For more photos and info:

Follow this link to see a video from near and at the top where the lookout is located:

Follow this link for lots more photos from my hike to the lookout:


Friday, July 18, 2014

Mission Falls

On Friday July 18, I hiked to Mission Falls with Steve and Larry.  Mission Falls is on the Flathead Indian Reservation in the Mission Mountains Tribal Wilderness near St Ignatius.  Non-tribal members need a tribal permit to hike on the reservation.  The permit in 2014 was $10 for three days or $17 for the year.

You can see the falls when driving on Hwy 93. It is near St Ignatius when you come from Missoula up Ravalli Hill.  Actually, you see Elizabeth Falls which is above Mission Falls.

From Kmart in Kalispell, the distance is 83.8 miles with a drive time of 1 hour and 48 minutes.

The road is paved almost to Mission Reservoir, then it is gravel for about 3 miles.  The gravel road is in decent condition with a few potholes to slow a vehicle down.  I drove my car which has a low clearance, and as long as I drove slow I had no problems.

The highlighted red dashed line is the trail to the upper falls.  The lower falls is near the parking lot at the trail head.

Larry's GPS unit tracked our route.  Larry and Steve remained at the Upper Falls (Lap 2) while I attempted to reach Lucifer Lake (far right in photo).  Larry had misread the map he had and thought we were at Elizabeth Falls and that Lucifer Lake was less than a mile away.  Wrong!  So from Lap 2 to the end of the red line is my attempt to get to Lucifer Lake.  As you can I wasn't even close by the time the "trail" disappeared.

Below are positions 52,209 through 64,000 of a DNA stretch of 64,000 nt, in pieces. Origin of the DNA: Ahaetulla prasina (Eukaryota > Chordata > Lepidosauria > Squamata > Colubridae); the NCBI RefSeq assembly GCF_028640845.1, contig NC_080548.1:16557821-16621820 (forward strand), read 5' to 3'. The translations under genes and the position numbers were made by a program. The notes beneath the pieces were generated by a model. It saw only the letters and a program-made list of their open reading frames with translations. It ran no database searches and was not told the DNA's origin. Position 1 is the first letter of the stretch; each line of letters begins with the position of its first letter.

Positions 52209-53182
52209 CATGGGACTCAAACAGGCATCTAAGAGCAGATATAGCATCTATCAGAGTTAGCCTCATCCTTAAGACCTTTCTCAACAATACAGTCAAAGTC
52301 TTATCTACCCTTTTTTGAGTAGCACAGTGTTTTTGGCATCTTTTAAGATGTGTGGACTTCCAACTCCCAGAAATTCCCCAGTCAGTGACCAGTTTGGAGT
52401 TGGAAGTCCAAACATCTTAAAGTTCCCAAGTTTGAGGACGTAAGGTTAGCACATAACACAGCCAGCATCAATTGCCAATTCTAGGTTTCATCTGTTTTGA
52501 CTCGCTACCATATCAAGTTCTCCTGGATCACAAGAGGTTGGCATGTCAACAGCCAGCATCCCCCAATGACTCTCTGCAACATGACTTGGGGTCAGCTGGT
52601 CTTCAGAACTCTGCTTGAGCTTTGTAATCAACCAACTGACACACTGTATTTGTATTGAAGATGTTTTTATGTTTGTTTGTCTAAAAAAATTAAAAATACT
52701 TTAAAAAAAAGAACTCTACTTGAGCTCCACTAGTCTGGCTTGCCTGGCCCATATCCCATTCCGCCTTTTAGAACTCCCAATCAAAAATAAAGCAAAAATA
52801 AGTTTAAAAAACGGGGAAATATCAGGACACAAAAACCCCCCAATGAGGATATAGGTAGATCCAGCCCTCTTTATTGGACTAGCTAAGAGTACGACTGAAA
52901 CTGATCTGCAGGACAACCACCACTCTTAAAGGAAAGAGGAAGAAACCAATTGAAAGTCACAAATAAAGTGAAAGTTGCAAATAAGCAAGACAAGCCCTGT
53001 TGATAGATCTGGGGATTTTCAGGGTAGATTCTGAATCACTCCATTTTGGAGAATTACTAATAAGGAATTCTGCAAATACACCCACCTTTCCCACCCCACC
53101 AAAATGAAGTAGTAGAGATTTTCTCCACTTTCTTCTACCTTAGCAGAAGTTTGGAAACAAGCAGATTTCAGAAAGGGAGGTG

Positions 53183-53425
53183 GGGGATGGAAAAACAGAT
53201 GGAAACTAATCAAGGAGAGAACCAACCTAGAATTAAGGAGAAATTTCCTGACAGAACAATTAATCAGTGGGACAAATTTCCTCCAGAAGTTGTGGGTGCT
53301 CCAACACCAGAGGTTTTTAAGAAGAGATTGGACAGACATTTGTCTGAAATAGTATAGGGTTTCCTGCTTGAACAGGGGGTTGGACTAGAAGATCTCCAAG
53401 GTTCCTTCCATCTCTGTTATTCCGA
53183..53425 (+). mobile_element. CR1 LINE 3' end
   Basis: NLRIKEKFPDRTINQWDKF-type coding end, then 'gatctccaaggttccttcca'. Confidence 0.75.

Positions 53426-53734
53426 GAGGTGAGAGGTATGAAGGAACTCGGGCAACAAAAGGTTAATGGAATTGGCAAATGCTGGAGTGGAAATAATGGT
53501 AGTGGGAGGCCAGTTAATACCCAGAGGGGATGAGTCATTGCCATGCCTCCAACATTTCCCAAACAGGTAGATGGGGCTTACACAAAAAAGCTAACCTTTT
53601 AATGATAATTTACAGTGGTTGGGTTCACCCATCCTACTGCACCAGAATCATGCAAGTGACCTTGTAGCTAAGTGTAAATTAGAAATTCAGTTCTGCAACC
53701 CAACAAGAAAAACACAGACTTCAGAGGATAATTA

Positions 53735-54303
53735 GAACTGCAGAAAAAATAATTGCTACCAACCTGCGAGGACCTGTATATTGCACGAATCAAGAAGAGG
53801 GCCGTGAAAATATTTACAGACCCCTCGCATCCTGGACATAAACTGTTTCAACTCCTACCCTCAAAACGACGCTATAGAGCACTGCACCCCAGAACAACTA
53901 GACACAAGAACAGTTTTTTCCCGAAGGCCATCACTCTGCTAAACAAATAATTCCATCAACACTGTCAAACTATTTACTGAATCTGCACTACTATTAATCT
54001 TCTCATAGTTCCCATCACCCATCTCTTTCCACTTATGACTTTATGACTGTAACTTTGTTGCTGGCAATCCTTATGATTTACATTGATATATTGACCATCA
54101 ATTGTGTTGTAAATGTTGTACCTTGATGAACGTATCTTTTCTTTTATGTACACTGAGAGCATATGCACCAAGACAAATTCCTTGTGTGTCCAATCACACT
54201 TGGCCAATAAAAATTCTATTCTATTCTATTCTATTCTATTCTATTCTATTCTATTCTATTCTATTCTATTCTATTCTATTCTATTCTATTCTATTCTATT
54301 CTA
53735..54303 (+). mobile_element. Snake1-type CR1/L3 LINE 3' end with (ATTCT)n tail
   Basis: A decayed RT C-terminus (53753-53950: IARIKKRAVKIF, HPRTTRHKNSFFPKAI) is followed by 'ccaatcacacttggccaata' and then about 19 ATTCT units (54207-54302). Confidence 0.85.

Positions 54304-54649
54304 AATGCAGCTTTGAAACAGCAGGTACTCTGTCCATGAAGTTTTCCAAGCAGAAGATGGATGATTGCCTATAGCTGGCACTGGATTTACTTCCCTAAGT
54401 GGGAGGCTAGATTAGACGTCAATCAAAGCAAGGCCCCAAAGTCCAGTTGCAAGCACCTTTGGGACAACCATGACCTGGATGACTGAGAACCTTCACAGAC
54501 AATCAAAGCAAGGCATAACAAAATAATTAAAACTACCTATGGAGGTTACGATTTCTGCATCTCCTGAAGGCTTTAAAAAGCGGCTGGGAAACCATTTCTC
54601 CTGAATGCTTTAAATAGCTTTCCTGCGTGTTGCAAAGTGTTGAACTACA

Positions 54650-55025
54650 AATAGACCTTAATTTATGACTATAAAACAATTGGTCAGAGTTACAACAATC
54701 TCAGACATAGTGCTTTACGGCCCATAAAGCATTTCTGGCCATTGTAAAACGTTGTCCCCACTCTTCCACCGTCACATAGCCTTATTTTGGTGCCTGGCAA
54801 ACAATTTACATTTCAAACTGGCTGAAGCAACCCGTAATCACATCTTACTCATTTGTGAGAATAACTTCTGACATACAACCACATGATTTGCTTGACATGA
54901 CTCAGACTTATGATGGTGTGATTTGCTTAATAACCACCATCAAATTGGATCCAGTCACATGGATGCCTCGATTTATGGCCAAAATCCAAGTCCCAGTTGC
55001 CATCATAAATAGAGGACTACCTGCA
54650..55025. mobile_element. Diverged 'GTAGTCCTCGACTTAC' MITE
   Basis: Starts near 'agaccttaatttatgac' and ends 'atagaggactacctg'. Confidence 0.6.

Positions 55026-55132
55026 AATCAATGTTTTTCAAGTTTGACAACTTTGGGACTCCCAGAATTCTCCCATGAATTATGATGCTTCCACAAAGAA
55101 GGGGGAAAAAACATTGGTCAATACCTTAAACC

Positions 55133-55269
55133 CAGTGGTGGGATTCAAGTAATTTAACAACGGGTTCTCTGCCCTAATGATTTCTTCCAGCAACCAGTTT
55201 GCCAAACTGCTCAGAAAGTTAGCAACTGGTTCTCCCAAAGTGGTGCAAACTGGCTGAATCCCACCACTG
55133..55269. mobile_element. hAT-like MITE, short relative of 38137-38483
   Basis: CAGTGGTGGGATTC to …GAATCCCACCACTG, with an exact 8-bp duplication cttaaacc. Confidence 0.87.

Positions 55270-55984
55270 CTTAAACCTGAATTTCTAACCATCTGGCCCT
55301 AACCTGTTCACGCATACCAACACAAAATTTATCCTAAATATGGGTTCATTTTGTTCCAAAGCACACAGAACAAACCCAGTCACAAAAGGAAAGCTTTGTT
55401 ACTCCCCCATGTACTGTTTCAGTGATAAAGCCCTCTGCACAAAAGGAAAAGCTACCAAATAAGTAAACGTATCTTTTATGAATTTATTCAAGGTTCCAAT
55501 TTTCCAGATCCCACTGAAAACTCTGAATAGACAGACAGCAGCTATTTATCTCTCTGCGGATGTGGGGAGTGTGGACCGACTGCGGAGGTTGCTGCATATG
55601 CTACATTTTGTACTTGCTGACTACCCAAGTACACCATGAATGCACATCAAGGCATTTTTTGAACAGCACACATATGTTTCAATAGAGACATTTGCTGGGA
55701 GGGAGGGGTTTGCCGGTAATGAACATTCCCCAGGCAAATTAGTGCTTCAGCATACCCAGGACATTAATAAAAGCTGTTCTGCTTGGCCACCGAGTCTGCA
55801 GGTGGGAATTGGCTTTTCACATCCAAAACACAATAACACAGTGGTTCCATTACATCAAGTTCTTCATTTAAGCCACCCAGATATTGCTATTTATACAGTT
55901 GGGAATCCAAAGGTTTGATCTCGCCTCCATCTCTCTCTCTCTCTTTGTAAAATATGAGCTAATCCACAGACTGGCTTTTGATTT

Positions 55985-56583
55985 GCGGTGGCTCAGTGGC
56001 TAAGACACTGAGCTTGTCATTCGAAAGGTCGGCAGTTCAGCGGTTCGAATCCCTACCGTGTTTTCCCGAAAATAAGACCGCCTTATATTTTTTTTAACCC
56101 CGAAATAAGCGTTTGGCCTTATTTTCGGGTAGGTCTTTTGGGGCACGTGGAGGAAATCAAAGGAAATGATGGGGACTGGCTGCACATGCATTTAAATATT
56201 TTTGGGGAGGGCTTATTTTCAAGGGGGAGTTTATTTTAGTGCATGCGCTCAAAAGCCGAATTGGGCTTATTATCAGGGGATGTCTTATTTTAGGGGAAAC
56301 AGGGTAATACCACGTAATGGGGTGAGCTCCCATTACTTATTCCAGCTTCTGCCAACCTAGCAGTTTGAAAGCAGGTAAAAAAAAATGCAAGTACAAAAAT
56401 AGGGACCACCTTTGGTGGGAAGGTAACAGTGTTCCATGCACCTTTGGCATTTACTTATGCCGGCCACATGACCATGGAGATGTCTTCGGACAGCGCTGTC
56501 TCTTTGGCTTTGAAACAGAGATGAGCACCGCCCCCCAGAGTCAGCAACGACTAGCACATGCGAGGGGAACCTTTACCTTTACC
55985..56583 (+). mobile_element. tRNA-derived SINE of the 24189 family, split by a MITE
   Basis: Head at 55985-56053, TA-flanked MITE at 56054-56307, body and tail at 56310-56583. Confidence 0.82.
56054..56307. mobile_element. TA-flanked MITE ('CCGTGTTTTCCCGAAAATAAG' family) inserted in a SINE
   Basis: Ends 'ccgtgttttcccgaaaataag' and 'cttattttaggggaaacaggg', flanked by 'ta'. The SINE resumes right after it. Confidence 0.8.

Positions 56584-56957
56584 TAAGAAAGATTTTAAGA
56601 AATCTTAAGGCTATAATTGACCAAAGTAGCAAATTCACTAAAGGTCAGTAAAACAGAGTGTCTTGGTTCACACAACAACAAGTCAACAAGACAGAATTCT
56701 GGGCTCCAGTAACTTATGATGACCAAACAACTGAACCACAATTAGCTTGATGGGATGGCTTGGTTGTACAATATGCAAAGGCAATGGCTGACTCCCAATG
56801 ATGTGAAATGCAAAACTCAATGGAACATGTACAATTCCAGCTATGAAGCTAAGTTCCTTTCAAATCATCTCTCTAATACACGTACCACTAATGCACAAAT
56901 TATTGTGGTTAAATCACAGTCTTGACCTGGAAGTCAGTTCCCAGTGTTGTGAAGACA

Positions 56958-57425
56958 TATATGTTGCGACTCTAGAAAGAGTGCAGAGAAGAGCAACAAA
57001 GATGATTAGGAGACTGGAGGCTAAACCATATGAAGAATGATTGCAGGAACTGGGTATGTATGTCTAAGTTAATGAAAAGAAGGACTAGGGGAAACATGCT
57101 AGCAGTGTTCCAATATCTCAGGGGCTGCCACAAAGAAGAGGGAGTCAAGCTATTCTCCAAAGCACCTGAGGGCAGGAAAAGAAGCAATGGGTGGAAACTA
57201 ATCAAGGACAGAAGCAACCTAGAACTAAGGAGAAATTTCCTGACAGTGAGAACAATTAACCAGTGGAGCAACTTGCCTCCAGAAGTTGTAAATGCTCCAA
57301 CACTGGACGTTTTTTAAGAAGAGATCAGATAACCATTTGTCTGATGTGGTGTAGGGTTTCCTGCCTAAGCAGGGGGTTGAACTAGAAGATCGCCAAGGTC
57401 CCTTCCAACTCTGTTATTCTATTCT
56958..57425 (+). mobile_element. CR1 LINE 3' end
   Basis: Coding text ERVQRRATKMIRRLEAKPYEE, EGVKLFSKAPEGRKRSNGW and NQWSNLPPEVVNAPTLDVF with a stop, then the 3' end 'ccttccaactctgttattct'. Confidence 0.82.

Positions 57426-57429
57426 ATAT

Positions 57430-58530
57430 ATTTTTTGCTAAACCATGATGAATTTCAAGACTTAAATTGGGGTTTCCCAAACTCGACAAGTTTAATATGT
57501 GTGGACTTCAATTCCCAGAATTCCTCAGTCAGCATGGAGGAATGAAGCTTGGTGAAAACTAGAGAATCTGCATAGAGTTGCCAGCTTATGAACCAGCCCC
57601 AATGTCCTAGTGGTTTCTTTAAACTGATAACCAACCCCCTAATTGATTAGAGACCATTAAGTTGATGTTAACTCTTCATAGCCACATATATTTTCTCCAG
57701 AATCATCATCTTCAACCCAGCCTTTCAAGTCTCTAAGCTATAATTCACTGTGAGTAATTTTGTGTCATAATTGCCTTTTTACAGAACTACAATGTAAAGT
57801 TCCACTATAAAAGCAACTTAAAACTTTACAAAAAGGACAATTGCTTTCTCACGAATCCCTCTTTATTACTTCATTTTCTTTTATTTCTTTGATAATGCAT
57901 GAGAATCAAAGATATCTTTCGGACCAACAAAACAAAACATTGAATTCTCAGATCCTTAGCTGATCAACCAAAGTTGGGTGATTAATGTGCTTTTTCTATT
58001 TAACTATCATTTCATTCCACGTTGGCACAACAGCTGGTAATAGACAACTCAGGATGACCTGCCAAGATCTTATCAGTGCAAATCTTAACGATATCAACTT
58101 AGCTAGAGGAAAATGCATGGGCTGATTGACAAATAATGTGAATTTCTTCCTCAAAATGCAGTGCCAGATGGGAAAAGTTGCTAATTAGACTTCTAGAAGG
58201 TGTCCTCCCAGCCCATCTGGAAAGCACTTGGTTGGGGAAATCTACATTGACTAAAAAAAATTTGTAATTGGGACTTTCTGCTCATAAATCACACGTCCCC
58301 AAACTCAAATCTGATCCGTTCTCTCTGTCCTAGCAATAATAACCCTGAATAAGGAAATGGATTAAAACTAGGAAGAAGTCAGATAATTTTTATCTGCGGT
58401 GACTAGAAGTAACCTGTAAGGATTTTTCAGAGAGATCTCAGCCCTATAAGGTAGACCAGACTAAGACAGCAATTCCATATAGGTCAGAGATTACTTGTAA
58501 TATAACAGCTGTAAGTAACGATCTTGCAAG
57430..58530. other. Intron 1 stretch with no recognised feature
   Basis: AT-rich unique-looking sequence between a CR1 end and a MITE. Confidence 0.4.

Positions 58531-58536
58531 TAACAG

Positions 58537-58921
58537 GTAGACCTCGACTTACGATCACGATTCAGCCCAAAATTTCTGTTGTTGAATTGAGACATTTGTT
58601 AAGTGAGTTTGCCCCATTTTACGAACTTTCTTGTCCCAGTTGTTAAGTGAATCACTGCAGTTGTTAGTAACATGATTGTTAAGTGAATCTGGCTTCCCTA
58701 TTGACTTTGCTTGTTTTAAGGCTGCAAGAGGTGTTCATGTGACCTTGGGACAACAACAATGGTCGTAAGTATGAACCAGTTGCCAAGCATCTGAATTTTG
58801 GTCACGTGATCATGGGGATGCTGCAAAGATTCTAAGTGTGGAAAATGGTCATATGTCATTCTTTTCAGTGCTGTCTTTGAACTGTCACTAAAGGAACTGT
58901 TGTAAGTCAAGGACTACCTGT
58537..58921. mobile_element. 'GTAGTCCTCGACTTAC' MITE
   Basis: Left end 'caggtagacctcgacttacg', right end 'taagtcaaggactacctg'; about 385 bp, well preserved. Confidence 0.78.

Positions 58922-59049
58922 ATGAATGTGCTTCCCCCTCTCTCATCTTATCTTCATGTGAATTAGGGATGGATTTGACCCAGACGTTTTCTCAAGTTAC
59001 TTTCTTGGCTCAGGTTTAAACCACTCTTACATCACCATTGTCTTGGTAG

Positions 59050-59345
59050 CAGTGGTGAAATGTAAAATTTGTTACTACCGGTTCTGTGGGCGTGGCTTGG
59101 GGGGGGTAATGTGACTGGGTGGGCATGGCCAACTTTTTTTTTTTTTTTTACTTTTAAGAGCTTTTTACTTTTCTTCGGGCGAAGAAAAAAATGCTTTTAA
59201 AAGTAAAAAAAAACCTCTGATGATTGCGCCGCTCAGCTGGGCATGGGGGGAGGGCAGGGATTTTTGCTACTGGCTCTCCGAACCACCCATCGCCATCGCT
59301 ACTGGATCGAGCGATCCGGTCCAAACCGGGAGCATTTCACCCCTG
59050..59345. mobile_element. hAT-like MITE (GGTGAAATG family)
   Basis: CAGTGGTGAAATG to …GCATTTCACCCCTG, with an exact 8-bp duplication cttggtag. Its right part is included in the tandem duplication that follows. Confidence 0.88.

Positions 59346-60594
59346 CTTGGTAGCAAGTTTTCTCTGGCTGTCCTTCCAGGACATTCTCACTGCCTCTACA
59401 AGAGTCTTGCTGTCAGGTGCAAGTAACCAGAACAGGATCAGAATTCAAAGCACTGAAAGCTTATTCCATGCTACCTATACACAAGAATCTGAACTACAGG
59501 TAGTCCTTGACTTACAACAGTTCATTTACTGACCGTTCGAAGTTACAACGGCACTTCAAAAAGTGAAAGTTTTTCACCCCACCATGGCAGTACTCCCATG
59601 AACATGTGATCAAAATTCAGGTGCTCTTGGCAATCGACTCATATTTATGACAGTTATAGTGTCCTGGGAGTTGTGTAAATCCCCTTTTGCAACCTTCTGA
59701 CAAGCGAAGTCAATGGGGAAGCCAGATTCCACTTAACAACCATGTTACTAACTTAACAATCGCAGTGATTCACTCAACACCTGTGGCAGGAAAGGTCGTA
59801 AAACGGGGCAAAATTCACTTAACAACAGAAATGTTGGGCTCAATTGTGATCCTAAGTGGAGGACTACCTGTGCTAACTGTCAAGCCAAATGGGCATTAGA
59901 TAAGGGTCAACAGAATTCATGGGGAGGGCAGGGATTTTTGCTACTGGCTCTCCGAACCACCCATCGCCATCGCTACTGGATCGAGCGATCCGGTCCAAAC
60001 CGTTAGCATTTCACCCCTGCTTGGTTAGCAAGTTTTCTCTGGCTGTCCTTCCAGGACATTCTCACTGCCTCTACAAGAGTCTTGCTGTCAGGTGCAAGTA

You can't see the Upper Falls from the trail head.  You hike for a quarter to a third of a mile (give or take) before you get a clearing where you can see the falls. I zoomed in for the second photo.  The top falls is Elizabeth Falls.  The lower falls is Upper Mission Falls.  We hiked to the top of Upper Mission Falls.

This is about the only view of these falls from a distance you get.  Most times you are in trees with views south across the valley.  You do get lots of views of the falls on the South Fork Mission Creek halfway up the valley and on the south side. The creek comes from Sonielem Lake high up the mountain and unseen.

Even though it was July the water was flowing high and fast.  I don't know if it was because of all the snow this year, or whether the Falls usually have lots of water.

The Lower Mission Falls

Larry and Steve at the Upper Mission Falls.

One has to take care at the Upper Falls.  The wet rocks are very slippery.  The rock somewhat forms a bowl and with the fast water it may be the reason a number of people have been swept over the falls to their death.

Mission Falls can be deceivingly dangerous, according to Tom McDonald, division manager of CSKT’s Department of Fish, Wildlife, Recreation and Conservation. The trail, which includes three steep sections, takes you to a pool atop the falls that couldn’t look more serene.